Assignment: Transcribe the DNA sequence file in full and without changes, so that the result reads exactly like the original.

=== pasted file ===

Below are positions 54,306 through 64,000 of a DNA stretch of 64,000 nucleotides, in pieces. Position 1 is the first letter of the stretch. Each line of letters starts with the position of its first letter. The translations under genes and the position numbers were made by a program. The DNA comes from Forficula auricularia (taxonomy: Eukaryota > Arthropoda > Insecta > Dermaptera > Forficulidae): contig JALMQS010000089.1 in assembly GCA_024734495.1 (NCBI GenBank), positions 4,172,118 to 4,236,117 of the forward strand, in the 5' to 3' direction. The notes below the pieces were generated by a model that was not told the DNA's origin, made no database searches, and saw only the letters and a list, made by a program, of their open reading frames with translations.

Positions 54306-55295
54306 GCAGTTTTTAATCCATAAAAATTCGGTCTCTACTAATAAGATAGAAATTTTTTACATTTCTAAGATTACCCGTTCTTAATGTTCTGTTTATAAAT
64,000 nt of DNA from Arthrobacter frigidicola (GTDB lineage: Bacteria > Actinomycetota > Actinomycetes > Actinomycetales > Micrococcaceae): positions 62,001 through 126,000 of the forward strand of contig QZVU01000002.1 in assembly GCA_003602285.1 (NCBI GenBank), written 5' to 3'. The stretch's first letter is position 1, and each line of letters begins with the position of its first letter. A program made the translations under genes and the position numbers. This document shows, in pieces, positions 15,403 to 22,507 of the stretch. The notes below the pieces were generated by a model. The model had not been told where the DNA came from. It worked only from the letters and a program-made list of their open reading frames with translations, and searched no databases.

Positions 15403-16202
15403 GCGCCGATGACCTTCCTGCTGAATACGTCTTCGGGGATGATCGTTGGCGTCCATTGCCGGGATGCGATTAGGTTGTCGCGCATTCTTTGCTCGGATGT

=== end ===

Below are positions 54,306 through 64,000 of a DNA stretch of 64,000 nucleotides, in pieces. Position 1 is the first letter of the stretch. Each line of letters starts with the position of its first letter. The translations under genes and the position numbers were made by a program. The DNA comes from Forficula auricularia (taxonomy: Eukaryota > Arthropoda > Insecta > Dermaptera > Forficulidae): contig JALMQS010000089.1 in assembly GCA_024734495.1 (NCBI GenBank), positions 4,172,118 to 4,236,117 of the forward strand, in the 5' to 3' direction. The notes below the pieces were generated by a model that was not told the DNA's origin, made no database searches, and saw only the letters and a list, made by a program, of their open reading frames with translations.

Positions 54306-55295
54306 GCAGTTTTTAATCCATAAAAATTCGGTCTCTACTAATAAGATAGAAATTTTTTACATTTCTAAGATTACCCGTTCTTAATGTTCTGTTTATAAAT
64,000 nt of DNA from Arthrobacter frigidicola (GTDB lineage: Bacteria > Actinomycetota > Actinomycetes > Actinomycetales > Micrococcaceae): positions 62,001 through 126,000 of the forward strand of contig QZVU01000002.1 in assembly GCA_003602285.1 (NCBI GenBank), written 5' to 3'. The stretch's first letter is position 1, and each line of letters begins with the position of its first letter. A program made the translations under genes and the position numbers. This document shows, in pieces, positions 15,403 to 22,507 of the stretch. The notes below the pieces were generated by a model. The model had not been told where the DNA came from. It worked only from the letters and a program-made list of their open reading frames with translations, and searched no databases.

Positions 15403-16202
15403 GCGCCGATGACCTTCCTGCTGAATACGTCTTCGGGGATGATCGTTGGCGTCCATTGCCGGGATGCGATTAGGTTGTCGCGCATTCTTTGCTCGGATGT